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Effective Determination of an Ill Child Using the Yale Observation Scale: A Chiropractic Case Study 

Drew Rubin, D.C. 

Journal of Vertebral Subluxation Research ~ February 8, 2007 ~ Pages 1-4



Objective: To present a case study of an ill child and identify how the Yale Observation Scale helped guide our decision-making process.


Clinical Features: This is a case study of an acutely ill, febrile two-month-old male presenting to a private chiropractic practice. The episode had come on suddenly within the course of the day and seemed to the parent to be rapidly progressing.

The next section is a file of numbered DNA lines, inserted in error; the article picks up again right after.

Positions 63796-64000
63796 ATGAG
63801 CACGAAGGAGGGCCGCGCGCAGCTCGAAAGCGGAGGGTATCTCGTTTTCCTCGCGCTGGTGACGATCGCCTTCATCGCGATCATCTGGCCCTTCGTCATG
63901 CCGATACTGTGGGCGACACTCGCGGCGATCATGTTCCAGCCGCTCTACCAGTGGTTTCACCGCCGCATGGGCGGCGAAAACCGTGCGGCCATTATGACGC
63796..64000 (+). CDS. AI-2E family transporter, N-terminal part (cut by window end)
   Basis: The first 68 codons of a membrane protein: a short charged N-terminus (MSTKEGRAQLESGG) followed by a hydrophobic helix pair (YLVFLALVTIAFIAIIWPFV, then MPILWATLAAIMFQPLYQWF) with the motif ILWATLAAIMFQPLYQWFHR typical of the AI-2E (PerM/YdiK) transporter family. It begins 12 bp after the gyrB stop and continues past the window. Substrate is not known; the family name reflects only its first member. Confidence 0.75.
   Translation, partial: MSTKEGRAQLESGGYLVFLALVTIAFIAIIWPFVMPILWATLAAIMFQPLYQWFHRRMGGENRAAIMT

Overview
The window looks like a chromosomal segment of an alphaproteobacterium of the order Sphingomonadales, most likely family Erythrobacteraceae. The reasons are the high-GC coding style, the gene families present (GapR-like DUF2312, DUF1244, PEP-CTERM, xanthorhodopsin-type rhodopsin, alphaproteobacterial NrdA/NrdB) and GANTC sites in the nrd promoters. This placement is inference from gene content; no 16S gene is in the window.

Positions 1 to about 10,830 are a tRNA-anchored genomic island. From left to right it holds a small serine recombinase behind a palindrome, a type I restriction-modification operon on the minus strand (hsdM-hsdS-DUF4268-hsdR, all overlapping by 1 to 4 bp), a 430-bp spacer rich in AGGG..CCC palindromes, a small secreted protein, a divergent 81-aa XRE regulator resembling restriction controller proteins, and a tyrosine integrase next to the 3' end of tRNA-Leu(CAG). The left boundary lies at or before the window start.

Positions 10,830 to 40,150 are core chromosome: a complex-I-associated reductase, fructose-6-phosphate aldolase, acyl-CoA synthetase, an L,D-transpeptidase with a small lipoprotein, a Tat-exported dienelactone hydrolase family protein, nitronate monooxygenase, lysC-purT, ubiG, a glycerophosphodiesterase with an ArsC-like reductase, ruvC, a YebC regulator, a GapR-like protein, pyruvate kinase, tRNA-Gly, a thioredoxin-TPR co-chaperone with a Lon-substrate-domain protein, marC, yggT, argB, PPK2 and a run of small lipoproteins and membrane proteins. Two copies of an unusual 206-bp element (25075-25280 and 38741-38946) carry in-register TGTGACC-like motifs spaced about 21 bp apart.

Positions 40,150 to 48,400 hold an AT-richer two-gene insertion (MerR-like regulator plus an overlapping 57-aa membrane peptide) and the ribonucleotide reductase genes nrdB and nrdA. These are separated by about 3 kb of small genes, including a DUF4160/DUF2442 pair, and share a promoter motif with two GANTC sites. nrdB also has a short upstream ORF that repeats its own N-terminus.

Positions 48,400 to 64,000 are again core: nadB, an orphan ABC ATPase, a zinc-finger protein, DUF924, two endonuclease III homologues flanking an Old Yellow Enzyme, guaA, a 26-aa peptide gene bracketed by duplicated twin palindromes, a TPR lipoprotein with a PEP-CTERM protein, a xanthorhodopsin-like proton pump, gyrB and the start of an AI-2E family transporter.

Intervention and Outcome: The Yale Observation Scales created by McCarthy were used to determine that although this was a moderately ill child, it was neither a serious illness nor meningitis. The child was adjusted daily for three days and was also evaluated at the hospital. He was diagnosed with salmonella and returned to his normal health in three days time.


Conclusion: The Yale Observation Scale can be of tremendous benefit in the family chiropractor’s day-to-day decision-making processes. Further research involving a chiropractic college or multiple offices using this scale is the anticipated next step and will help determine whether or not a measurement of this type can be useful to the profession at large.


Key Words: Chiropractic, pediatrics, Yale Observation Scale, Vertebral Subluxation, Toggle.

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